#60 I am sure all that you say about the EU economy is true, but there are lots of countries who are not in the EU who manage to trade extensively with the EU, send tourists to the EU etc. So not being in the EU would not stop UK companies trading in the EU and in most cases (thanks to the WTO) would not even result in any import duties

  • rate this
    -1

    Comment number 62.

    The defeat is a consequence of the Government's disastrous economic policy. Cameron ought to be agreeing with the Germans and arguing for re-directing the limited funds available towards policies for growth, here and in Brussels, away from agriculture and towards research, innovation and infrastructure. He'd have allies for that, but he prefers to keep his party quiet with isolationism.

  • rate this
    0

    Comment number 61.

    kane

    -- Was reality ever a strong point of yours ?

  • rate this
    -8

    Comment number 60.

    53 Colin

    " leaving get back our democracy independence hope for prosperous future"


    The EU is the largest economy in the world.
    Largest exporter
    The richest countries, top three world tourist spots France Spain Italy

    Largest air craft industries, steel, dairy, fashion. beer, cosmetics, luxury goods, mobile telephones, energy, paper,banking,car makers

    You want to be outside?

  • rate this
    -1

    Comment number 59.

    58.
    quietoaktree
    The UK will make the rules, end of the news. They (the EU) need the UKs money, the EU will do as it is told.

  • rate this
    0

    Comment number 58.

    Mr Hewitt

    --A poorly researched and thus incomplete article !

    http://www.spiegel.de/international/europe/uk-vote-could-spark-major-eu-budget-row-a-864693.html

    " The catch (22 !) for Britain is that an annual budget would require only a qualified majority, meaning other EU member states could overrule the UK.

    "A Veto Could Get Expensive for London"

    -- Ha ! Ha! Ha!

    -- reality is different.

  • rate this
    +1

    Comment number 57.

    So the Poles are not happy because they wont get enough money from the UK if we don't raise the EU budget.
    To hell with this EU, after the Poles you have the Macedonians and Co queuing up with their hands out wanting money and that includes Iceland who voted to not pay back the monies invested in their banks by British councils after they lost it.
    The whole thing with the EU is a farce.

  • rate this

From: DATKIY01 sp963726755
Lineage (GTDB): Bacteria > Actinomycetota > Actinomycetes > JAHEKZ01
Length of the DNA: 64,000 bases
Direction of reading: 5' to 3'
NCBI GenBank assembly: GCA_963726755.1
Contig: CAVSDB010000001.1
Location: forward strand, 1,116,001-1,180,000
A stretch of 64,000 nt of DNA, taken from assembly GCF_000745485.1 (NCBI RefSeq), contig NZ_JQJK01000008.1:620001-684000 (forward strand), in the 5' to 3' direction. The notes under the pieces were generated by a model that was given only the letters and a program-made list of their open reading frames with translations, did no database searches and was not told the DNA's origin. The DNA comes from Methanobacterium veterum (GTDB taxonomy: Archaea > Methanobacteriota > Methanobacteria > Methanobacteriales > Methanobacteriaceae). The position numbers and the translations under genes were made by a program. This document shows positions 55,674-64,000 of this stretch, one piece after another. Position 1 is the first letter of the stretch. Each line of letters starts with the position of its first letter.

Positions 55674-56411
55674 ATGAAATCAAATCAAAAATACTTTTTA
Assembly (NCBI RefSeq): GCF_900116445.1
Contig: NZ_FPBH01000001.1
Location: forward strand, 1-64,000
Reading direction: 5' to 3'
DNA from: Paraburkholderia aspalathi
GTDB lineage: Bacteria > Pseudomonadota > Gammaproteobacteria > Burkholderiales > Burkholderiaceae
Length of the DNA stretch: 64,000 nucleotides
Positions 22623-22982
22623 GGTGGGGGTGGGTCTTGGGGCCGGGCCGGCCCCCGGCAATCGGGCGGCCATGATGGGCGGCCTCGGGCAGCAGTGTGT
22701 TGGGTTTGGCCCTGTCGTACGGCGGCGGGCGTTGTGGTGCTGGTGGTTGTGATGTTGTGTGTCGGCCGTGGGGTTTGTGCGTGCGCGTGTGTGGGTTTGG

+2

    Comment number 56.

    If 80% of the laws passed in the UK originate from the EU, doesn't that warrant cutting the number of MP's in London by a similar amount? After all, they aren't deciding anything for us anymore, the EU does that! Why should we be paying for that shower down south if their only function is to nod through EU regulations and shout a few "here, here, here's"?

  • rate this
    0

    Comment number 55.

    #50.Anthony
    It's a case of, what if.
    In my opinion, we would not be where we are now.

  • rate this
    +1

    Comment number 54.

    http://www.bbc.co.uk/news/uk-politics-20166436

    deputy prime minister

    He continued: "Heading for the exit would be the surest way to diminish our great country."

    It would reduce the UK's clout in Washington, he predicted

    EUp: How about us having some clout in our own country? As long as we don't have that then clout in Washington or Timbuktoo is insignificant.

    Free Britain NOW!

  • rate this
    +2

    Comment number 53.

    Re 51. The real price of leaving would be to get back our democracy, our independence and a hope for a prosperous future. General de Gaulle was right when he said that the UK had no reason to join. We need no concessions - just leave and let the EU sink into the morass of corruption and undemocratic bureaucracy which is engulfing it. Only the political elite will regret leaving

  • rate this
    -1

    Comment number 52.

    The UK proudly says it has the toughest negotiating stance of any EU state, but if it is to avoid being isolated ...

    EUp: I would rather be "isolated" than be in the "EU". I would like the UK and Germany, where I live, to be isolated from foreign criminals, to be isolated from paying for countries with a culture of corruption, to be isolated from having to pay for the monster in Brussels...

  • rate this
    -3

    Comment number 51.

    Little England rules again. The UK , in the particular the English section of it proves once again to be the most inward looking uncooperative part of Europe. Maybe it would be better for all concerned that the country clears of the Union and then finds out to it's horror just how much the real price separation will be. Europe should offer no favourable concessions to those who leave.

  • rate this
    +1

    Comment number 50.

    On the other hand LeftLibertarian, we could have joined, input into the process and still ended up with what we have now.

 

Page 12 of 15

 

Features

BBC © 2014 The BBC is not responsible for the content of external sites. Read more.

This page is best viewed in an up-to-date web browser with style sheets (CSS) enabled. While you will be able to view the content of this page in your current browser, you will not be able to get the full visual experience. Please consider upgrading your browser software or enabling style sheets (CSS) if you are able to do so.